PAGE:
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A Caregiver’s Kitchen Remodel: Drama and Survival

The view inside our headsLast week was Week Two.

The first thing that happened is the electrician’s right hand man came down with one of the horrible infections that has been plaguing us here in Denver since the holidays.  Maybe it was that nasty bronchial infection that Bill and I both had.  I finally followed Bill’s example and went to the doctor, got the antibiotics and am now free of coughing and wheezing.

With his right hand man down for the count, our dedicated electrician worked all weekend to keep the project on schedule.  What?  All weekend?  Wasn’t that the time that I planned to return home to see clients and sleep in my own bed for a few days?

So the drama begins.

The electrical inspection was on our schedule for last Monday.  However, when our electrician called the inspector’s office to set up a time, he was told that there would be no inspections all week due to a staff training.

Despite the disappointment, we were flexible.

Bill and I went out to look at paint colors.  Drywall hangers and everyone else reworked their plans for the week.

But…surprise!  Bill and I returned home to catch the tail end of the electrical inspector’s visit.  He was working no matter what they said at the office.  Happily, we passed the inspection, and the drywall guys were on the job by Wednesday.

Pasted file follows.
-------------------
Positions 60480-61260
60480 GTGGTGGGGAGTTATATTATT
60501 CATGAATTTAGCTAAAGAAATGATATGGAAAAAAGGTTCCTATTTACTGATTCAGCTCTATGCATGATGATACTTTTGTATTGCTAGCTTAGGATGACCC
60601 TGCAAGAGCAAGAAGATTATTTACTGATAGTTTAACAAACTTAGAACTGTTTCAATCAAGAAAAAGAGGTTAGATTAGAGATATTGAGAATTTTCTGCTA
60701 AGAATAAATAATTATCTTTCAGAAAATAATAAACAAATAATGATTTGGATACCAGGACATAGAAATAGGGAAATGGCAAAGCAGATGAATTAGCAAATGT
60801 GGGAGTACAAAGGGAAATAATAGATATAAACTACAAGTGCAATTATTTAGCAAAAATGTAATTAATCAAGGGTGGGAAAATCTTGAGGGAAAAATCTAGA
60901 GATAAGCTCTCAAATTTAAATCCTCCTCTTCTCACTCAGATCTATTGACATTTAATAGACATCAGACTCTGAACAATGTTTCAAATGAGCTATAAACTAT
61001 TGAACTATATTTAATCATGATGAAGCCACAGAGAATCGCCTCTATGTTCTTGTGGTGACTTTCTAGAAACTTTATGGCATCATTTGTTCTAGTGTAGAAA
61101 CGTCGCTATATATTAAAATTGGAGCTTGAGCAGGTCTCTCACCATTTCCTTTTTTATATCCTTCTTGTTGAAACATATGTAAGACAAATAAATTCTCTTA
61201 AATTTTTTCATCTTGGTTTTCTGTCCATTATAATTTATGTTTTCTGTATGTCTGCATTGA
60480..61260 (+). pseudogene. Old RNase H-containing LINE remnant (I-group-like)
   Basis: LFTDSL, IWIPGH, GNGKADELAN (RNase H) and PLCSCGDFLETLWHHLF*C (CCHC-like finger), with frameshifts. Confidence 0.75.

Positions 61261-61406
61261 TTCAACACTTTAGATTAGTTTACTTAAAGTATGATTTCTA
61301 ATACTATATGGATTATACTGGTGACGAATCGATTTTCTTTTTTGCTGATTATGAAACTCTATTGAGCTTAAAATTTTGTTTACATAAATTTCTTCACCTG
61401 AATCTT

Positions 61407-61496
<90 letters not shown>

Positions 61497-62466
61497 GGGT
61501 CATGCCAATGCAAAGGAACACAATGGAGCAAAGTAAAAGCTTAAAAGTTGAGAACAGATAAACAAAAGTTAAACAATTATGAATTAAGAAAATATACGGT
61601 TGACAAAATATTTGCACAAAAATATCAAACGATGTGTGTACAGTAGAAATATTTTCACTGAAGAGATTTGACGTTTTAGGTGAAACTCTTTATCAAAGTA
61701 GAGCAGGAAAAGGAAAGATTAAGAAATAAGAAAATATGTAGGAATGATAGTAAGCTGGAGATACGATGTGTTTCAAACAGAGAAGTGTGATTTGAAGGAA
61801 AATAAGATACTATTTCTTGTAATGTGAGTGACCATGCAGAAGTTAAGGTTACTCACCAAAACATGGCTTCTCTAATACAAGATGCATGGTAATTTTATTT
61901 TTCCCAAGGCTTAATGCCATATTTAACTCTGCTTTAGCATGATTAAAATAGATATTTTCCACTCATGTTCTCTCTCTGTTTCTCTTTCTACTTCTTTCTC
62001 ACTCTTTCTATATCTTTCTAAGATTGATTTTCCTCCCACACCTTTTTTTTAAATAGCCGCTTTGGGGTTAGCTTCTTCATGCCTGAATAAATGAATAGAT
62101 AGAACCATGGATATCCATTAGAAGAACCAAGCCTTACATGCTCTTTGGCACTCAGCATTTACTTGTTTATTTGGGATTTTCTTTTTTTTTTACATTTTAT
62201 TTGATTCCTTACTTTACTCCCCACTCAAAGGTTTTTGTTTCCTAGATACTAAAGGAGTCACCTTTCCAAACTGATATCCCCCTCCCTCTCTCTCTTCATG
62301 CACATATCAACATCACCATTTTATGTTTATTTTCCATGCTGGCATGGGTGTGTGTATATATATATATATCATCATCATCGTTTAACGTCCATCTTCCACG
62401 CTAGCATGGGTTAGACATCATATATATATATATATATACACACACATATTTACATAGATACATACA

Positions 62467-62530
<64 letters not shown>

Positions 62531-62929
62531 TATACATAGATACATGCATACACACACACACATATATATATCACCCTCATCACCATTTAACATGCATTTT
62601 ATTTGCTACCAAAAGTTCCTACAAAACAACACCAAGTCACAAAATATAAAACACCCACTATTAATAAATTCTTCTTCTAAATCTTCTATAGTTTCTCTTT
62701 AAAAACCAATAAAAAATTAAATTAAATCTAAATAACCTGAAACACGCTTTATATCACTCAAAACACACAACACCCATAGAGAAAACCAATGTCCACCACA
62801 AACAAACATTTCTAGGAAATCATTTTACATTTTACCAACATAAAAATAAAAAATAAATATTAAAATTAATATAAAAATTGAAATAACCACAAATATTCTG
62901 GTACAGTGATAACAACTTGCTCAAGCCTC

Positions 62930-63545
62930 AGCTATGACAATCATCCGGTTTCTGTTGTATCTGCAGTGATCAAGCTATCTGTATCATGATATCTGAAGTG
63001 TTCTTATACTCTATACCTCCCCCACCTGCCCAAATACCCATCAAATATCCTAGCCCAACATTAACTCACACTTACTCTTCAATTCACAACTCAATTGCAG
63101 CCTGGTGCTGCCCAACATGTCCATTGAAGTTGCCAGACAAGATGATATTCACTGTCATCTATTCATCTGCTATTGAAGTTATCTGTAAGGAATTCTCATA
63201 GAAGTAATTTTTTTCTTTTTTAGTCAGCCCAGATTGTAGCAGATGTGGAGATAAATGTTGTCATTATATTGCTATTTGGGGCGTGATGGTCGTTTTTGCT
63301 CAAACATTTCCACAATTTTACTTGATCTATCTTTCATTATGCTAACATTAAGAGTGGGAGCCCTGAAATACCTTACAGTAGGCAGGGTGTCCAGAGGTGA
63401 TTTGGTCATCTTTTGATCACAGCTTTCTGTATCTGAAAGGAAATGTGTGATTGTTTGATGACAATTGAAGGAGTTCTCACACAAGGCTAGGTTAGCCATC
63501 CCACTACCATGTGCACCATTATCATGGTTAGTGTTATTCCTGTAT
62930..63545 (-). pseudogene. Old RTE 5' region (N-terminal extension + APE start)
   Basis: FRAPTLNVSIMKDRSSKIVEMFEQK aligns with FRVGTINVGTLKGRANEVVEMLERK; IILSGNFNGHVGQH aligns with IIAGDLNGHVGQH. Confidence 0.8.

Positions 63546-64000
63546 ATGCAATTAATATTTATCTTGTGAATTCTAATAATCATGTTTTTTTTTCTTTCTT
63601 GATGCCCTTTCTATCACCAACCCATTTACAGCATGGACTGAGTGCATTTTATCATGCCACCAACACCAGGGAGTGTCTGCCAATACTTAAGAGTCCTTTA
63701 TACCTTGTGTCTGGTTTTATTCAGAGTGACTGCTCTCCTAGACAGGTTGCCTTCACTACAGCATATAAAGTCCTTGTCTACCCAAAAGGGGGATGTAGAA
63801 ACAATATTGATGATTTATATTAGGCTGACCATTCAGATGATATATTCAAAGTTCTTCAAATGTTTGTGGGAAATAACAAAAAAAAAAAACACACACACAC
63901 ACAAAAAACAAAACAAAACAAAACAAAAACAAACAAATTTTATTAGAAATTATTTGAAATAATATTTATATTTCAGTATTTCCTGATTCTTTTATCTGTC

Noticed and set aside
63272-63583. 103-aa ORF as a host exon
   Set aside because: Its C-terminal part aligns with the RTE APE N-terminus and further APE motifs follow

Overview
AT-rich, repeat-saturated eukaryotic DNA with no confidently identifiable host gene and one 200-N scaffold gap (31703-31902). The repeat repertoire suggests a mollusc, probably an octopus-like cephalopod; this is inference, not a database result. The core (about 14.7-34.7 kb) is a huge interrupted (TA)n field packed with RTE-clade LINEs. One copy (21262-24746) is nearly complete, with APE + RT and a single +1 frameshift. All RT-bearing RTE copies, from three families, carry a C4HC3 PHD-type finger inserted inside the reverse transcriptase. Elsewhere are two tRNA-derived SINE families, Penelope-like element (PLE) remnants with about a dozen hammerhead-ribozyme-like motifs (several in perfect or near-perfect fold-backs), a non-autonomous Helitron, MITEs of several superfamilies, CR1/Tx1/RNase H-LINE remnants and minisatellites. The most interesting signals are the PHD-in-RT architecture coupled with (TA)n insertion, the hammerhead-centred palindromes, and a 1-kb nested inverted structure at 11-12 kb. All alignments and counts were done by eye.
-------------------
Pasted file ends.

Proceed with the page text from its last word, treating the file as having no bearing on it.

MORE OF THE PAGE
Meanwhile Bill and I are trying to figure out how to function in the chaos that is a natural and expectable part of any major remodeling project.  My plan to minimize conflict between my job and the construction—staying away during the week and coming home to work on Saturday and Sunday—is actually only minimally helpful.  Bill’s belief that his past experience with surviving big construction projects at work would insulate him from the stress of having his home torn up turns out to be just marginally true.

We’ve been lucky to discover the Mindsight work of Daniel Siegel right at this time.  He tells us that a healthy process of daily “brain brushing” can improve resilience, emotional stability and several other desirable brain functions.  Check out this interesting video of Dr. Siegel himself explaining his findings:

Bill and I meet for dinner every night.  Before we eat, we do our daily brain brushing together.  We lay the day’s drama to rest and look forward to tomorrow.

So far the project is still on schedule.  The drywall guys worked on Saturday.

 

 

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